In summary, PIP benefits are helpful in vehicle accidents where there is another vehicle involved with an insured person or persons. To recover PIP benefits, you must be rendered incapable of driving your vehicle or riding as a passenger in another insured person's vehicle.
Negotiating a Claim for Injuries Sustained in a Motorcycle Collision
When filing a claim against a motorcycle operator's insurance company, the passenger with the injuries is entitled to receive the maximum compensation they deserve. However, they need to remember that the insurance company will pay up to the maximum limit of the driver's policy, if necessary.
In most cases, the operator does not pay for the damages. However, if the cost exceeds their policy, the passenger can also use their underinsured motorist policy to cover the difference if they have this coverage.
Motorcycle Passenger Injury FAQs
Our personal injury law firm understands that many families have unanswered questions about filing a compensation claim with an insurance company after a motorcycle accident. A reputable motorcycle accident injury attorney has answered some of those questions below.
Contact a motorcycle accident attorney today at (888) 424-5757 (toll-free phone number) or use the contact form for additional information and immediate legal advice.
How Common Are Motorcycle Accidents?
Unfortunately, motorcycle crashes are prevalent throughout the United States, including in Illinois. According to the Illinois Department of Transportation, there were 3,442 motorcycle crashes statewide in 2017.
Of these accidents, eighty-three individuals died in biker accidents on urban streets, freeways, and state routes. In addition, data reveals that a high percentage of motorcycle crashes
Or a one-vehicle accident where the motorcycle collided with a fixed object like a tree or parked car with a passenger on a motorcycle was more severely injured in the motorcycle driver.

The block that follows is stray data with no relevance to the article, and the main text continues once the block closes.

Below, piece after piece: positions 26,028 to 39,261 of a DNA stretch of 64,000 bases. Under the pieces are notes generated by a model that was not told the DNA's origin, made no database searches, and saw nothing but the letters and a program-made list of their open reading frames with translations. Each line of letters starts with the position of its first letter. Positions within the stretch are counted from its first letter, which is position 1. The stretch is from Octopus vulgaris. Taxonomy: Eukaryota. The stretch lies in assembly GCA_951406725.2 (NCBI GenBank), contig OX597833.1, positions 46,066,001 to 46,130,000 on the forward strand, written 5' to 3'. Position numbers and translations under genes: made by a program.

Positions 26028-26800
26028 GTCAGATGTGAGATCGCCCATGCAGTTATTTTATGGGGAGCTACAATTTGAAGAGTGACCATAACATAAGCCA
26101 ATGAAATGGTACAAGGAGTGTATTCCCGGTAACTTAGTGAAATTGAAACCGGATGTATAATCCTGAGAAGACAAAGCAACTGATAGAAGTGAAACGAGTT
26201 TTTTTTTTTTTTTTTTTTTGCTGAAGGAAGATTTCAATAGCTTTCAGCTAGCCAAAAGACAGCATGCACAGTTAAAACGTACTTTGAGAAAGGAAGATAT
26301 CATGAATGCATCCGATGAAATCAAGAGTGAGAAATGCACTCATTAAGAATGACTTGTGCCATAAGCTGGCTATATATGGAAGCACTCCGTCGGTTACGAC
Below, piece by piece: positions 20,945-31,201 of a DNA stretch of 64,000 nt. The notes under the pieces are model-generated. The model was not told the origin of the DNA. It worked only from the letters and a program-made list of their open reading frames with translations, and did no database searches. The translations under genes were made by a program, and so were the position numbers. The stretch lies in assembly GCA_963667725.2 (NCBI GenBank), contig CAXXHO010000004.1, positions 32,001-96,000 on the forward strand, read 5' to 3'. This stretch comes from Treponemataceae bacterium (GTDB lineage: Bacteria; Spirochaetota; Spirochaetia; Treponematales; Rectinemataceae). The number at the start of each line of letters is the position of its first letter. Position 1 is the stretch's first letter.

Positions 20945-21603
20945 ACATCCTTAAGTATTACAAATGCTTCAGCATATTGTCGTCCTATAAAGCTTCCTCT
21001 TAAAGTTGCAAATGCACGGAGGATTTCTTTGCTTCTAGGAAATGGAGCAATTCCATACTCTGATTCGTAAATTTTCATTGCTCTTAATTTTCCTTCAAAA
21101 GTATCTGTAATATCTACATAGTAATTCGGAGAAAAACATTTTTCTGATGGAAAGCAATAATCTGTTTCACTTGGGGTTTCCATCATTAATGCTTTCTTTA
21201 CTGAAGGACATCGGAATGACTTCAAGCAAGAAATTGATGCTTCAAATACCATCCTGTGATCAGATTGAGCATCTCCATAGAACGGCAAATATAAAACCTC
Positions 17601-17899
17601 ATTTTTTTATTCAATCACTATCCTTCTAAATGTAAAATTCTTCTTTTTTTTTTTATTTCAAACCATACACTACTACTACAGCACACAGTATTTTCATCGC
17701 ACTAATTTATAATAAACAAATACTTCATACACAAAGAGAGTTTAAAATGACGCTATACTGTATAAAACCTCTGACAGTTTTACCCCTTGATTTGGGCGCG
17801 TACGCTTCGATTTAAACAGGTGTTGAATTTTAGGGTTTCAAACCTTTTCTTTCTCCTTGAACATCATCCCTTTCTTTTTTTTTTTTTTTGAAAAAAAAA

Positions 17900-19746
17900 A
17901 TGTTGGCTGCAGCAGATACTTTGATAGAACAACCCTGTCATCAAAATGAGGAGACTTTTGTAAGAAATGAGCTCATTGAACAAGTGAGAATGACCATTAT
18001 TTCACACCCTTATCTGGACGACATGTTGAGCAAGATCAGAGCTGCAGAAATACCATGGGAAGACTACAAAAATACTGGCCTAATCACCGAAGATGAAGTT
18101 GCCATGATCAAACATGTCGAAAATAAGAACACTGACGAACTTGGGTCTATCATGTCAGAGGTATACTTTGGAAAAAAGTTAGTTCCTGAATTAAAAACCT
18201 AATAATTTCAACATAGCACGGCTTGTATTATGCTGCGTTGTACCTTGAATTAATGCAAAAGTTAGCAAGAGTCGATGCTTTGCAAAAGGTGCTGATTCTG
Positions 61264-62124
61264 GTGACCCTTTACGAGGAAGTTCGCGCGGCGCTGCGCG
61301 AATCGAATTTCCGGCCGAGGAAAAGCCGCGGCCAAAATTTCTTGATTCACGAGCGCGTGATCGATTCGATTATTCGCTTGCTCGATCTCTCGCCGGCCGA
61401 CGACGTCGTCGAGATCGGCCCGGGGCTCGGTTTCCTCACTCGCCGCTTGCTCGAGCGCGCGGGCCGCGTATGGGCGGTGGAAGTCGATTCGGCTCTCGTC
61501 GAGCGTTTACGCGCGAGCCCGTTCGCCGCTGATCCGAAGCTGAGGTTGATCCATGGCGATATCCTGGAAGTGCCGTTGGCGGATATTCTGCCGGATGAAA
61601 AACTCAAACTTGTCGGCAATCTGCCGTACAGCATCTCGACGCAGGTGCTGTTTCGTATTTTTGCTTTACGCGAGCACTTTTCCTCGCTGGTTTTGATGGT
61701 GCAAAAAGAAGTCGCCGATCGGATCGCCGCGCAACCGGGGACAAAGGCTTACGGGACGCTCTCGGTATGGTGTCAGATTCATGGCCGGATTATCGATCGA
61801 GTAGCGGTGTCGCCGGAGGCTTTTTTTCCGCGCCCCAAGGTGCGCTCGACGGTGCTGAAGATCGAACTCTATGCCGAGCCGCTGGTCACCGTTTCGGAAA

What Should I Do If I'm in a Motorcycle Accident?
If you have been involved in a motorcycle crash, handle the accident like all other collisions and call 911 for law enforcement and Emergency Medical Technicians (EMTs). Next, wait for EMTs to arrive to transport you to the local hospital, even if you believe you are not injured.
It may take hours or days for some injuries to appear through discomfort, bruising, confusion, infection, or internal bleeding. Therefore, only a competent emergency room or urgent care doctor can accurately diagnose your condition using the best diagnostic tools to determine if you are injured or not.
What Is the Number One Cause of Motorcycle Crashes?
The leading cause of motorcycle crashes involves other motorists and commercial truck drivers, making a left-hand turn into an oncoming bike's right-of-way. These crashes often occur when the other motorists do not see the motorcyclist approaching and make a left-hand turn crashing into the front or side of the bike.
The results of passenger cars making a left-hand turn crashing into a motorcycle can be catastrophic, causing severe injuries to the biker and passenger or wrongful death.
What Are My Rights as a Passenger Injured in a Motorcycle Accident?
If you were riding as a passenger on a motorcycle and were involved in an accident, you have legal options for compensation. Many bikers carry insurance coverage for their passengers. However, the amount of coverage might not be sufficient to pay for medical bills, lost wages, pain, suffering, or funeral costs.
Depending on who was at fault for the accident, you could file a civil lawsuit against other drivers involved in the accident through multiple claims. For example, accident reconstruction investigators might determine that another motorist cut off the motorcycle or another vehicle swerved into the bike lane, making them responsible for your injuries.
How Much Can You Sue for a Motorcycle Accident?
A report issued by the Jury Verdict Research Organization (Thomson Reuters Publishing) revealed the median jury verdict for a motorcycle injury case at trial is approximately $73,000, based on 2016 data.
However, some victims who have suffered severe injuries or wrongful death could receive hundreds of thousands or millions based on the unique circumstances of their case.
Hiring a Chicago Motorcycle Passenger Injury Attorney
It is always beneficial to have a personal injury attorney on your side to negotiate your claim whenever insurance companies are involved in paying for personal injury damages. Unfortunately, auto insurance companies are not on your side and have a vested interest in paying as little as possible.
Some motorcycle passengers may also feel more comfortable not negotiating a claim against a personal acquaintance, even through their insurer.
The Chicago motorcycle accident lawyers at Rosenfeld Injury Lawyers LLC handle these types of motorcycle accident claims for our clients on a contingency fee basis and will get the best possible financial outcome for your injuries.
Contact our law group today at (888) 424-5757 to schedule a free consultation to discuss your motorcycle injury case. All discussions concerning your personal injury case with our law firm remain confidential through an attorney-client relationship.